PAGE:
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Conjugations in L2\documentclass[12pt]{minimal} \usepackage{amsmath} \usepackage{wasysym} \usepackage{amsfonts} \usepackage{amssymb} \usepackage{amsbsy} \usepackage{mathrsfs} \usepackage{upgreek} \setlength{\oddsidemargin}{-69pt} \begin{document}$$L^2$$\end{document} and their invariants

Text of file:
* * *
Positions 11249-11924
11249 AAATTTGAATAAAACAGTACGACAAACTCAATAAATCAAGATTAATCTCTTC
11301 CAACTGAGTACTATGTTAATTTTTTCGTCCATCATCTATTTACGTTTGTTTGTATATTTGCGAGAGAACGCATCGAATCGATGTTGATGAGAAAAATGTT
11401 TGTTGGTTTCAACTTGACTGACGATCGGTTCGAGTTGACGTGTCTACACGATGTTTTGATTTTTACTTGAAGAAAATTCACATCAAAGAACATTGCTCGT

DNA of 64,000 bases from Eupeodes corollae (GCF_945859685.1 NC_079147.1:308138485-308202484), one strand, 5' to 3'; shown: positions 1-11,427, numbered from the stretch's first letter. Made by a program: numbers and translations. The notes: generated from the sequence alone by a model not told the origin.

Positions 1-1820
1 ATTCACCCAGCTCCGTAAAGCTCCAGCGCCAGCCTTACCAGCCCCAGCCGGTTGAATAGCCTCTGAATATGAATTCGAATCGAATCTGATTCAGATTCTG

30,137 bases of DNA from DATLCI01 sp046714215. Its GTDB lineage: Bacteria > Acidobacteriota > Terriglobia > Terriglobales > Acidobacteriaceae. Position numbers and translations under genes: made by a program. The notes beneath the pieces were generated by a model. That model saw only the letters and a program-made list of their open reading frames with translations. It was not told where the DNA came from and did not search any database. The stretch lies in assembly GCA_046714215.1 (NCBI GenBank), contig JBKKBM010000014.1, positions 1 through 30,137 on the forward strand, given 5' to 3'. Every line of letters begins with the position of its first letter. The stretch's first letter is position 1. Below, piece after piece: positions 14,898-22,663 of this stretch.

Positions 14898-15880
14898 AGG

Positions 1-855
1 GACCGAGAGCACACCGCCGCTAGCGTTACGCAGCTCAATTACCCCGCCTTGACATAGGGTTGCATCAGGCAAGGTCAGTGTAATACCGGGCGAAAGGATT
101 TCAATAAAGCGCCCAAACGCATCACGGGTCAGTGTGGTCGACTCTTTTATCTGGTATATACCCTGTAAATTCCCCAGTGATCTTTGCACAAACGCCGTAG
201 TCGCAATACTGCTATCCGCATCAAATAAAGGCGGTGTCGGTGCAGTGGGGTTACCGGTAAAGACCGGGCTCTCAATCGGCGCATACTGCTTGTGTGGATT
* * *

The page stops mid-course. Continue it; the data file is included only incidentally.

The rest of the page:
Conjugations in L2\documentclass[12pt]{minimal} \usepackage{amsmath}... Conjugations in space L of the unit circle commuting with multiplication by z or intertwining multiplications by z and z ¯ are characterized. We also study their behaviour with respect to the Hardy space, subspaces invariant for the unilateral shift and model spaces. Keywords Conjugation · C–symmetric operator · Hardy space · Invariant subspaces for the unilateral shift · Model space · Truncated Toeplitz operator Mathematics Subject Classification Primary 47B35; Secondary 30D20 · 30H10 The work of the first author was partially supported by FCT/Portugal through UID/MAT/04459/2019 and the research of the second and the fourth authors was financed by the Ministry of Science and Higher Education of the Republic of Poland. Kamila Klis–Garlicka ´ rmklis@cyfronet.pl M. Cristina Câmara cristina.camara@tecnico.ulisboa.pt Bartosz Łanucha bartosz.lanucha@poczta.umcs.lublin.pl Marek Ptak rmptak@cyf-kr.edu.pl Center for Mathematical Analysis, Geometry and Dynamical Systems, Mathematics Department, Instituto Superior Técnico, Universidade de Lisboa, Av. Rovisco Pais, 1049–001 Lisboa, Portugal Department of Applied Mathematics, University of Agriculture, ul. Balicka 253c, 30-198 Kraków, Poland Department of Mathematics, Maria Curie-Skłodowska University, Maria Curie-Skłodowska Square 1, 20-031 Lublin, Poland 0123456789().: V,-vol 22 Page 2 of 14 M. C. Câmara et al. 1 Introduction Let H be a complex Hilbert space and denote by B(H) the algebra of all bounded linear operators on H.A conjugation C in H is an antilinear isometric involution, i.e., C = id and Cg, Ch=h, g for g, h ∈ H. (1.1) Conjugations have recently been intensively studied and the roots of this subject comes from physics. An operator A ∈ B(H) is called C–symmetric if CAC = A (or equivalently AC = CA ). A strong motivation to study conjugations comes from the study of complex symmetric operators, i.e., those operators that are C–symmetric with respect to some conjugation C. For references see for instance [2,3,7–10]. Hence obtaining the full description of conjugations with certain properties is of great interest. Let T denote the unit circle, and let m be the normalized Lebesgue measure on T. 2 2 ∞ ∞ 2 Consider the spaces L = L (T,m), L = L (T, m), the classical Hardy space H 2 ∞ on the unit disc D identified with a subspace of L , and the Hardy space H of all analytic and bounded functions in D identified with a subspace of L . Denote by M 2 ∞ the operator defined on L of multiplication by a function ϕ ∈ L . 2 2 The most natural conjugation in L is J defined by Jf = f ,for f ∈ L .This conjugation has two natural properties: the operator M is J –symmetric, i.e., M J = z z JM , and J maps an analytic function into a co-analytic one, i.e., JH = H . z ¯ df 2  # # Another natural conjugation in L is J f = f with f (z) = f (z ¯). The conjugation J has a different behaviour: it commutes with multiplication by z 2 2 (M J = J M ) and leaves analytic functions invariant, J H ⊂ H .The map z z J appears for example in connection with Hankel operators (see [11, pp. 146–147]). Its connection with model spaces was studied in [4] (Lemma 4.4, see also [1, p. 37]). Hence a natural question is to characterize conjugations with respect to these proper- ties. The first step was done in [2] where all conjugations in L with respect to which the operator M is C–symmetric were characterized, see Theorem 2.2. In Sect. 2 we give a characterization of all conjugations which commute with M , Theorem 2.4.In Sect. 3, using the above characterizations we show that there are no conjugations in L leaving H invariant, with respect to which the operator M is C–symmetric. We also show that J is the only conjugation commuting with M and leaving H invariant. 2 2 Beurling’s theorem makes subspaces of H of the type θ H (θ inner function, i.e., θ ∈ H , |θ|= 1a.e.on T) exceptionally interesting, as the only invariant subspaces for the unilateral shift S, Sf (z) = zf (z) for f ∈ H . On the other hand, model spaces 2 2 (subspaces of the type K = H  θ H ), which are invariant for the adjoint of the unilateral shift, are important in model theory, [12]. In [2] all conjugations C with respect to which the operator M is C–symmetric and mapping a model space K into another model space K were characterized, with α θ the assumption that α divides θ (α  θ). Recall that for α and θ inner, α  θ means that θ/α is also an inner function. In what follows we will show that the result holds without the assumption α  θ. 2 Conjugations in L and their invariants Page 3 of 14 22 In Sect. 4 conjugations commuting with M and preserving model spaces are described. Section 5 is devoted to conjugations between S–invariant subspaces (i.e., subspaces of the form θ H with θ an inner function). In the last section we deal with θ θ conjugations commuting with the truncated shift A (A = P M where P is the θ z|K θ z z θ 2 θ orthogonal projection from L onto K ) or conjugations such that A is C–symmetric with respect to them. 2 M and M –commuting conjugations in L z z 2 2 Denote by J the conjugation in L defined as Jf = f ,for f ∈ L . This conjugation has the following obvious properties: Proposition 2.1 (1) M J = JM ; z z ¯ (2) M J = JM for all ϕ ∈ L ; ϕ ϕ ¯ (3) JH = H . Let us consider all conjugations C in L satisfying the condition M C = CM . (2.1) z z ¯ Such conjugations were studied in [2] and are called M –conjugations. The following theorem characterizes all M –conjugations in L . Theorem 2.2 [2] Let C be a conjugation in L . Then the following are equivalent: (1) M C = CM , z z ¯ (2) M C = CM for all ϕ ∈ L , ϕ ϕ ¯ (3) there is ψ ∈ L , with |ψ|= 1, such that C = M J, (4) there is ψ ∈ L , with |ψ |= 1, such that C = JM . Another natural conjugation in L is defined as df # # J f = f with f (z) = f (z ¯). (2.2) The basic properties of J are the following: Proposition 2.3 (1) M J = J M ; z z (2) M J = J M ; z ¯ z ¯ (3) M J = J M for all ϕ ∈ L ; 2 2 (4) J H = H . In the context of the Proposition 2.3 it seems natural to consider all conjugations C in L commuting with M , i.e., M C = CM . (2.3) z z 22 Page 4 of 14 M. C. Câmara et al. Such conjugations will be called M –commuting. In what follows we will often deal with functions f ∈ L such that f (z) = f (z ¯) a.e. on T, which will be called symmetric. Observe that if f is symmetric and f ∈ H , then we also have f ∈ H and so it is a constant function. Theorem 2.4 Let C be a conjugation in L . Then the following are equivalent: (1) M C = CM , z z (2) M C = CM # for all ϕ ∈ L , (3) there is a symmetric unimodular function ψ ∈ L such that C = M J , (4) there is a symmetric unimodular function ψ ∈ L such that C = J M . Proof We will show that (1) ⇒ (3).The other implications are straightforward. Assume that M C = CM . Then M CJ = CM J = CJ M . It follows that the linear z z z z z operator CJ commutes with M .By[13, Theorem 3.2], there is ψ ∈ L such that CJ = M . Hence C = M J = J M # . ψ ψ By (1.1) for any f , g ∈ L we have g fdm(z) =g, f =Cf , Cg # # 2 =ψ f ,ψg = |ψ(z)| f (z ¯)g(z ¯) dm(z) = |ψ(z ¯)| f (z)g(z) dm(z). 2 2 Hence |ψ|= 1a.e.on T. On the other hand, since C = I 2, for all f ∈ L we have 2    # # f = C f = M J M J f = M J (ψ f ) = ψψ f , ψ ψ ψ which implies that ψψ = 1a.e.on T. Therefore ψ is symmetric, i.e., ψ(z) = ψ(z ¯) a.e. on T. 3 Conjugations preserving H In the previous section all M –conjugations C in L , i.e., such that M C = CM z z ¯ or M –commuting conjugations, i.e., such that M C = CM z z were characterized. Let us now consider the question which of them preserve H . 2 2 2 2 2 Clearly, if C is a conjugation in L and C (H ) ⊂ H , then C (H ) = H . Since J 2 2 preserves H , it can be considered as a conjugation in H . The following result shows that J is in that sense unique. 2 Conjugations in L and their invariants Page 5 of 14 22 2 2 2 Corollary 3.1 Let C be an M –commuting conjugation in L .IfC (H ) ⊂ H , then C = λJ for some λ ∈ T. Proof By Theorem 2.4 we have that C = M J for some ψ ∈ L with |ψ|= 1 and ψ(z) = ψ(z) a.e. on T. Since C preserves H ,wehave ∞ 2 ∞ ψ = M J (1) = C (1) ∈ L ∩ H = H . Thus ψ is analytic. Since it is symmetric, it is also co-analytic. Hence ψ must be a constant function, so ψ = λ ∈ C and |λ|=|ψ|= 1. 2 2 Corollary 3.2 There are no M –conjugations in L which preserve H . Proof If C is an M –conjugation in L , then by Theorem 2.2 it follows that C = M J z ψ for some ψ ∈ L with |ψ|= 1. As in the proof of Corollary 3.1 the assumption 2 2 ∞ C (H ) ⊂ H implies that ψ ∈ H , which in turn means that ψ is an inner function. Moreover, for n = 0, 1, 2,... we have n+1 n+1 n 0 =Cz , z=ψz , z=ψ, z = 0. So ψ = 0 which is a contradiction. The following example shows that not all conjugations in L satisfy either (2.1)or (2.3). Example 3.3 There is a set of naturally defined conjugations. For k, l ∈ Z, k < l, 2 2 define C : L → L by k,l n k l n C a z = a z + a z + a z , (3.1) k,l n l k n n∈Z n∈{ / k,l} n 2 where {z } is the standard basis in L . Then (2.1) and (2.3) are not satisfied since k l l+1 k k−1 k−1 M C (z ) = M (z ) = z , C M (z ) = C (z ) = z z k,l z k,l z ¯ k,l and k+1 z if k + 1 = l, k k+1 C M (z ) = C (z ) = k,l z k,l z if k + 1 = l. Note that, on the other hand, C preserves H whenever k  0or l < 0. k,l 22 Page 6 of 14 M. C. Câmara et al. 4 Conjugations preserving model spaces There is another class of conjugations in L which appear naturally in connection with model spaces. For a nonconstant inner function θ, denote by K the so called model 2 2 2 space of the form H  θ H . The conjugation C defined in L by C f = θz ¯ f has the important property that it preserves the model space K , i.e., C K = K . θ θ θ θ Thus C can be considered as a conjugation in K . Such conjugations are important θ θ in connection with truncated Toeplitz operators (see for instance [6]). Here we present several simple properties of such conjugations, which we will use later. Proposition 4.1 Let α, β, γ be nonconstant inner functions. Then (1) C C = M , β α βα ¯ (2) M C M is a conjugation in L , γ α γ¯ (3) C M = M C . β γ γ¯ β Now we will consider relations between M –conjugations and model spaces. The theorem below was proved in [2, Theorem 4.2] with the additional assumption that α  θ. As we prove here, this assumption is not necessary. Theorem 4.2 Let α, γ , θ be inner functions (α, θ nonconstant). Let C be a conjugation in L such that M C = CM . Assume that C (γ K ) ⊂ K . Then there is an inner z z ¯ α θ function β such that C = C , with γα  β  γθ and α  θ. Proof Recall the standard notation for the reproducing kernel function at 0 in K , α α α namely, k = 1−α(0)α and its conjugate k = C k =¯z(α −α(0)). By Theorem 2.2 0 0 0 we know that C = M J for some function ψ ∈ L , |ψ|= 1. Hence α α ˜ ˜ K  C (γ k ) = M J (γ k ) = ψ γ z ¯(α − α(0)) =¯ γ α ¯ zψ(1 − α(0)α). θ ψ 0 0 −1 Thus there is h ∈ K such that h =¯ γ α ¯ zψ(1 − α(0)α). Since (1 − α(0)α) is a bounded analytic function, we have −1 2 γ¯ α ¯ zψ = h(1 − α(0)α) ∈ H . Since γ¯ α ¯ zψ ∈ H and |¯ γ α ¯ zψ|= 1a.e.on T, it has to be an inner function. Moreover β = zψ has to be inner and divisible by γα, i.e., γα  β. On the other hand, we have similarly K  C C (γ k ) = C (ψγ(1 − α(0)α) = θγ z ¯ψ(1 − α(0)α), θ θ θ ¯ ¯ and θγ β = θγ z ¯ψ ∈ H . Hence β divides θγ , i.e., β  γθ. It is clear that C = C . Finally, we have α  θ as a consequence of γα  β  γθ. 2 Conjugations in L and their invariants Page 7 of 14 22 Note that if α  θ and C = C for some inner β with γα  β  γθ, then K ⊂ K ⊂ K , C M = C and α β θ β γ β γ γ C (γ K ) = C M (K ) = C (K ) ⊂ K ⊂ K . β β α β γ α α θ γ γ Hence the implication in Theorem 4.2 is actually an equivalence. The corollary bellow strengthens [2, Proposition 4.5]. Corollary 4.3 Let α, θ be nonconstant inner functions, and let C be a conjugation in L such that M C = CM . Assume that C (K ) ⊂ K . Then α  θ and there is an z z ¯ α θ inner function β such that C = C , with α  β  θ. Let us turn to discussing the relations between M –commuting conjugations and model spaces. The following proposition describes some more properties of J . Proposition 4.4 Let α be an inner function. Then 2 # 2 (1) J (αH ) = α H ; (2) J (K ) = K ; (3) J C = C J . Proof The condition (1) is clear, (2) and (3) were proved in [4, Lemma 4.4]. Hence the conjugation J has a nice behaviour in connection with model spaces, namely J (K ) = K # . Theorem 4.6 below says that the conjugation J is, in some α α sense the only M –commuting conjugation with this property. We start with the following: Proposition 4.5 Let α, γ , θ be inner functions (α, θ nonconstant). Let C be an M – 2 # commuting conjugation in L . Assume that C (γ K ) ⊂ K . Then α  θ and there is α θ an inner function β with γα  β  γθ such that C = J M β . γ¯ γα Proof Observe that since C is an M –commuting conjugation, taking antilinear adjoints and applying [2, Proposition 2.1] we get M C = CM . Since by Propo- z ¯ z ¯ sition 4.1 the antilinear operator M C M is a conjugation, then J CM C M is γ α γ γ α γ also a conjugation. Note also that M C M M = M M C M . Hence γ α γ z z ¯ γ α γ J CM C M M = M J CM C M . (4.1) γ α γ z z ¯ γ α γ On the other hand, J CM C M (γ K ) ⊂ J CM C (K ) γ α γ α γ α α ⊂ J C (γ K ) ⊂ J (K ) ⊂ K # . α θ By Theorem 4.2 there is an inner function β such that J CM C M = C , with γ α γ β # # γα  β  γθ and α  θ . Hence C = J C M C M . Therefore β γ α γ 22 Page 8 of 14 M. C. Câmara et al. C = J M β γ¯ γα As in Theorem 4.2 the implication in Proposition 4.5 can be reversed. Indeed, if #  # α  θ and C = J M β for some inner function β with γα  β  γθ , then γα K ⊂ K ⊂ K # and C (γ K ) = J M (K ) = J C C (K ) ⊂ J (K ) ⊂ J (K ) = K . β β # α α α α β θ γ γ Theorem 4.6 Let α, θ be nonconstant inner functions, and let C be an M –commuting 2 # conjugation in L , i.e., M C = CM . Assume that C (K ) ⊂ K . Then α  θ and z z α θ C = λJ with λ ∈ T. Corollary 4.7 Let C be an M –commuting conjugation in L . Assume that there is some nonconstant inner function θ such that C (K ) ⊂ K #. Then C = λJ with λ ∈ T. Proof of Theorem 4.6 By Proposition 4.5 there is an inner function β with α  β  θ such that C = J M β . The function is inner and by Theorem 2.4 it is symmetric. As observed before it follows that it is constant. Hence C = J up to multiplication by a constant of modulus 1. 5 Conjugations preserving S-invariant subspaces of H Beurling’s theorem says that all invariant subspaces for the unilateral shift S are of the 2 2 form θ H with θ inner. We will now investigate conjugations in L which preserve subspaces of this form. Since C transforms θ H onto zH , the operator C J C = M J M θ θ θ is an example of such a conjugation. Note that (C J C )M = M (C J C ). θ θ z z θ θ 2 2 Let α, θ be two inner functions. Then the operator C J C : L → L is an θ α 2 2 antilinear isometry which maps αH onto θ H and commutes with M . This operator however does not have to be an involution. Lemma 5.1 Let α, θ be two inner functions. The operator C J C is an involution θ α 2 # (and hence a conjugation in L ) if and only if the function θ α is symmetric (or # # equivalently αα = θθ ). 2 Conjugations in L and their invariants Page 9 of 14 22 Proof Note that by Proposition 4.1, (C J C )(C J C ) = C C #C #C = M M # = M . θ α θ α θ α # # # α θ θ α θ α θ α θ α Therefore C J C is an involution if and only if θ α # # # θ α θ α =1a.e.on T, i.e., θθ = αα , which means that # # # # (θ α )(z) = (θ α)(z) = θ(z)α (z ¯) = (θ α )(z) a.e. on T. The theorem bellow characterizes all M –commuting conjugations mapping one S– invariant subspace into another S–invariant subspace. Theorem 5.2 Let θ and α be two inner functions and let C be a conjugation in L such 2 2 # # that C M = M C. Then C (αH ) ⊂ θ H if and only if θθ  αα and C = C J C , z z β α # # where β is an inner function such that θ  β, ββ = αα . Moreover, in that case 2 2 C (αH ) = β H . Let α be a fixed inner function. By Lemma 5.1, for each inner function β with # # 2 2 ββ = αα there exists an M –commuting conjugation C which maps αH onto β H , namely C = C J C . On the other hand, if β is an inner function and there exists β α 2 2 an M –commuting conjugation C which maps αH onto β H , then by Theorem 5.2, # #  # ββ  αα and C = C J C for some inner function γ such that β  γ , γγ = γ α # 2 2 2 αα . In particular, C (αH ) = γ H = β H and so γ is a constant multiple of β, # # ββ = αα . It follows from the above that Lemma 5.3 characterizes all possible spaces of type 2 2 β H such that for a given S–invariant subspace αH there is an M –commuting 2 2 conjugation mapping αH onto β H . Lemma 5.3 Let α be a nonconstant inner function. Then # # {β : β is inner, αα = ββ } ={λ uv : u,v are inner, α = uv, λ ∈ T}. (5.1) For two inner functions α and β denote by α ∧ β the greatest common divisor of α and β. We will write α ∧ β = 1 if the only common divisor of α and β is a constant function. # # # Proof Note that for α = uv and β = λuv we have αα = ββ , hence one inclusion is proved. For the other inclusion let u = α ∧ β and we can write α = uv and β = uv . # # From the condition αα = ββ it follows that # # # # uvu v = uv u v . 1 22 Page 10 of 14 M. C. Câmara et al. # # # # Hence vv = v v . Since v ∧ v = 1, we have that v divides v and v divides v and 1 1 1 1 1 # # vice–versa. Thus we can take v = λv with λ ∈ T, and so β = λuv . 2 2 Proof of Theorem 5.2 Assume firstly that CM = M C and C (αH ) ⊂ θ H .By z z Theorem 2.4, C = M J for some unimodular symmetric function ψ ∈ L .In particular, #  2 ψα = M J (α) = C (α) ∈ θ H , 2 # and there exists u ∈ H such that ψα = θu. Note that u must be inner and so # # # # ψ = βα with β = θu, θ  β. Clearly βα is symmetric, i.e., ββ = αα . Hence # # θθ  αα . # # Assume now that θθ  αα , and let α = α · (α ∧ θ) and θ = θ · (α ∧ θ). Since 1 1 # # # # # # # # # # # (α ∧ θ) = α ∧ θ , we get α = α · (α ∧ θ ) and θ = θ · (α ∧ θ ).Notealso 1 1 # # # that θ θ  α α and θ ∧ α = 1, so θ  α . Thus 1 1 1 1 1 1 1 1 # # αα α α α α 1 1 1 1 # = = = uu , # # # θθ θ θ θ θ 1 1 where u = is an inner function. Now we may take β = θu. Since θ  β and # # ββ = αα , by Lemma 5.1 and by Proposition 4.1, C = M J = C J C is a # β α βα 2 2 2 conjugation which maps αH onto β H ⊂ θ H . Corollary 5.4 Let θ be an inner function and let C be an M –commuting conjugation in L . Then 2 2 (1) C (θ H ) ⊂ θ H if and only if C = λC J C with λ ∈ T; θ θ 2 # 2 (2) C (θ H ) ⊂ θ H if and only if C = λJ with λ ∈ T. 2 2 Proof By Theorem 5.2, C (θ H ) ⊂ θ H if and only if there exists an inner function # # β such that θ  β and ββ = θθ . This is only possible if β is constant multiple of θ and (1) is proved. The proof of (2) is similar. Note that by Theorem 5.2 (Lemma 5.1, actually) if θ α is symmetric, then there 2 2 exists an M –commuting conjugation from αH into θ H . The following example shows that in that case there may be no such conjugation between the corresponding model spaces K and K . α θ Example 5.5 Fix a, b ∈ D such that a = b, a = a and b = b, and put a−z b−z a−z b−z α(z) = and θ(z) = . 1−az 1−az 1−bz 1−bz Then # # a−z b−z a−z b−z α (z) = and θ (z) = 1−az 1−bz 1−az 1−bz 2 Conjugations in L and their invariants Page 11 of 14 22 # # 2 and so αα = θθ . Thus there exists an M –commuting conjugation from αH onto 2 # # θ H . In this case however neither α  θ nor θ  α , so by Theorem 4.6 no M – commuting conjugation between K and K exists. Here also neither α  θ nor α θ θ  α, and so by Theorem 4.2 no M –conjugation between K and K exists. z α θ Finally, consider M –conjugations preserving S–invariant subspaces. Proposition 5.6 Let θ and α be two inner functions. There are no M –conjugations in 2 2 2 L which map αH into θ H . Proof If C was such a conjugation, then by Theorem 2.2, C = M J for some uni- modular function ψ ∈ L and, in particular, C (α) = ψ α = θ g for some g ∈ H . Clearly g must be an inner function and ψ = αθ g. Then, for every h ∈ H , C (αh) = αθ gαh = θ gh ∈ θ H , and so gh ∈ H .Itfollows that g = 0 and C (α) = 0 which is a contradiction. 6 Conjugations and truncated Toeplitz operators 2 θ For ϕ ∈ L define the truncated Toeplitz operator A by θ ∞ A f = P (ϕ f ), for f ∈ H ∩ K , θ θ 2 θ were P : L → K is the orthogonal projection (see [14]). The operator A is closed θ θ and densely defined, and if it is bounded, it admits a unique bounded extension to K . The set of all bounded truncated Toeplitz operators on K is denoted by T (θ ). θ θ θ ∞ Note that A ∈ T (θ ) for ϕ ∈ L . It is known that every operator from T (θ ) is C –symmetric (see [14, Lemma 2.1]). Observe that if k  0, then the conjugation C defined by (3.1) satisfies neither k,l M C = C M nor SC = C S. However, for 0  n < k and θ(z) = z , z k,l k,l z k,l k,l θ θ C (K ) = K and A C = C A k,l θ θ k,l k,l z z (since here C = J and θ = θ). k,l|K |K Theorem below characterizes conjugations intertwining truncated shifts A and A . Theorem 6.1 Let θ be a nonconstant inner function and let C be a conjugation in L such that C (K ) ⊂ K #. Then the following are equivalent: θ ∞ (1) A C = CA on K for all ϕ ∈ H , # θ θ θ (2) A C = CA on K , z z 22 Page 12 of 14 M. C. Câmara et al. θ θ (3) there is a function ψ ∈ H such that C = J A and A is an isometry, |K θ ψ ψ # # ∞ θ  θ (4) there is a function ψ ∈ H such that C = A J and A is an isometry. |K ψ |K ψ θ θ Proof We will only prove that (2) ⇒ (3). Since J (K ) = K and J A = A J θ # ϕ for all ϕ ∈ H (see [4, Lemma 4.5]), we have θ  θ θ J CA = J A C = A J C z z z θ ∞ θ on K and so J C = A for some ψ ∈ H ([5, Theorem 14.38]). Hence A is θ |K θ ψ ψ an isometry and C = J A . |K It is much more restrictive if θ = θ. Proposition 6.2 Let θ be an inner function such that θ = θ and let C be a conjugation in K . Then the following are equivalent: θ θ ∞ (1) A C = CA for all ϕ ∈ H , # ϕ θ θ (2) A C = CA , z z (3) C = λJ with λ ∈ T. |K Proof Implications (1) ⇒ (2) and (3) ⇒ (1) are clear. To prove (2) ⇒ (3) apply Theorem 6.1 to the conjugation C in L defined by ⊥ ⊥ C = C ⊕ C : K ⊕ (K ) → K ⊕ (K ) . θ θ θ θ θ θ ∞ θ It follows that C = C = J A for ψ ∈ H such that A is an isometry. Since |K ψ ψ C (K ) = K and J (K ) = K # = K , we see that A = J C maps K onto K θ θ θ θ θ θ and is in fact unitary. Thus we have θ θ θ θ A A = A A = I . ψ ψ θ ψ ψ On the other hand, C = I so 2  θ  θ θ θ θ θ C = J A J A = A A = A A = I . # # K ψ ψ ψ ψ θ ψ ψ θ θ θ # 2 Hence A = A and A = 0, which gives ψ − ψ ∈ θ H + θ H (see [14]). ψ ψ ψ −ψ # 2 In other words, ψ − ψ = θh + θh for some functions h , h ∈ H . Thus there 1 2 1 2 exists a constant λ such that ψ − θh = ψ + θh = λ. 1 2 2 Conjugations in L and their invariants Page 13 of 14 22 We now have θ θ A = A = λI . ψ θ θh +λ Moreover λ ∈ T, since A is unitary. Hence C = J A = λJ . ψ |K θ θ Now we characterize conjugations intertwining the truncated shifts A and A . z ¯ Theorem 6.3 Let θ be an inner function and let C be a conjugation in K . Then the following are equivalent: θ ∞ (1) A C = CA for all ϕ ∈ H , ϕ ϕ θ θ (2) A C = CA , z ¯ θ θ (3) there is a function ψ ∈ H such that C = A C and A is unitary, ψ ψ ∞ θ θ (4) there is a function ψ ∈ H such that C = C A and A is unitary. Proof Let us start with (2) ⇒ (3). Since A is C –symmetric, θ θ θ A CC = CA C = CC A . θ θ θ z z ¯ z θ ∞ θ Hence, by [1, Proposition 1.21], CC = A for some ψ ∈ H . Clearly, A is unitary ψ ψ and θ θ ∗ θ C = A C = C (A ) = C A . θ θ θ ψ ψ θ θ To prove that (4) ⇒ (1) note that, since A and A commute, we have θ θ θ θ θ θ θ θ θ ∗ A C = A C A = C A A = C A A = CA = C (A ) . θ θ θ ϕ ϕ ϕ ϕ ϕ ϕ ψ ψ ψ All other implications are straightforward. Corollary 6.4 If C is a conjugation in K and every A ∈ T (θ ) is C–symmetric, then θ ∞ θ C = A C for some ψ ∈ H such that A is unitary. ψ ψ For a complete description of unitary operators from T (θ ) see [15, Proposition 6.5]. Compliance with ethical standards Conflict of interest The authors declare that there is no conflict of interest. 22 Page 14 of 14 M. C. Câmara et al. Open Access This article is licensed under a Creative Commons Attribution 4.0 International License, which permits use, sharing, adaptation, distribution and reproduction in any medium or format, as long as you give appropriate credit to the original author(s) and the source, provide a link to the Creative Commons licence, and indicate if changes were made. The images or other third party material in this article are included in the article’s Creative Commons licence, unless indicated otherwise in a credit line to the material. If material is not included in the article’s Creative Commons licence and your intended use is not permitted by statutory regulation or exceeds the permitted use, you will need to obtain permission directly from the copyright holder. To view a copy of this licence, visit http://creativecommons.org/licenses/by/4.0/. References 1. Bercovici, H.: Operator Theory and Arithmetic in H , Mathematical Surveys and Monographs, vol. 26. American Mathematical Society, Providence (1988) 2. Câmara, C., Klis-Garlicka, ´ K., Ptak, M.: Asymmetric truncated Toeplitz operators and conjugations. Filomat 33, 3697–3710 (2019) 3. Chevrot, N., Frician, E., Timotin, D.: The characteristic function of a complex symmetric contraction. Proc. Am. Math. Soc. 135, 2877–2886 (2007) 4. Cima, J.A., Garcia, S.R., Ross, W.T., Wogen, W.R.: Truncated Toeplitz operators: spatial isomorphism, unitary equivalence, and similarity. Indiana Univ. Math. J. 59(2), 595–620 (2010) 5. Fricain, E., Mashreghi, J.: The Theory of H(b) Spaces, vol. 1. Combridge University Press, Cambridge (2016) 6. Garcia, S.R., Mashreghi, J., Ross, W.T.: Introduction to Model Spaces and Their Operators. Cambridge University Press, Cambridge (2016) 7. Garcia, S.R., Putinar, M.: Complex symmetric operators and applications. Trans. Am. Math. Soc. 358, 1285–1315 (2006) 8. Garcia, S.R., Prodan, E., Putinar, M.: Mathematical and physical aspects of complex symmetric oper- ators. J. Phys. A Math. Theor. 47, 353001 (2014) 9. Garcia, S.R., Putinar, M.: Complex symmetric operators and applications II. Trans. Am. Math. Soc. 359, 3913–3931 (2007) 10. Ko, E., Lee, J.E.: Remark on complex symmetric operator matrices. Linear Multilinear Algebra 67(6), 1198–1216 (2019). https://doi.org/10.1080/03081087.2018.1450350 11. Martínez-Aveñdano, R.A., Rosenthal, P.: An Introduction to Operators on the Hardy–Hilbert Space. Springer, New York (2007) 12. Sz.-Nagy, B., Foias, C., Bercovici, H., Kérchy, L.: Harmonic Analysis of Operators on a Hilbert Space. Springer, London (2010) 13. Radjavi, H., Rosenthal, P.: Invariant Subspaces. Springer, New York (1973) 14. Sarason, D.: Algebraic properties of truncated Toeplitz operators. Oper. Matrices 1, 491–526 (2007) 15. Sedlock, N.A.: Algebras of truncated Toeplitz operators. Oper. Matrices 5, 309–326 (2011) Publisher’s Note Springer Nature remains neutral with regard to jurisdictional claims in published maps and institutional affiliations. http://www.deepdyve.com/assets/images/DeepDyve-Logo-lg.png Analysis and Mathematical Physics Springer Journals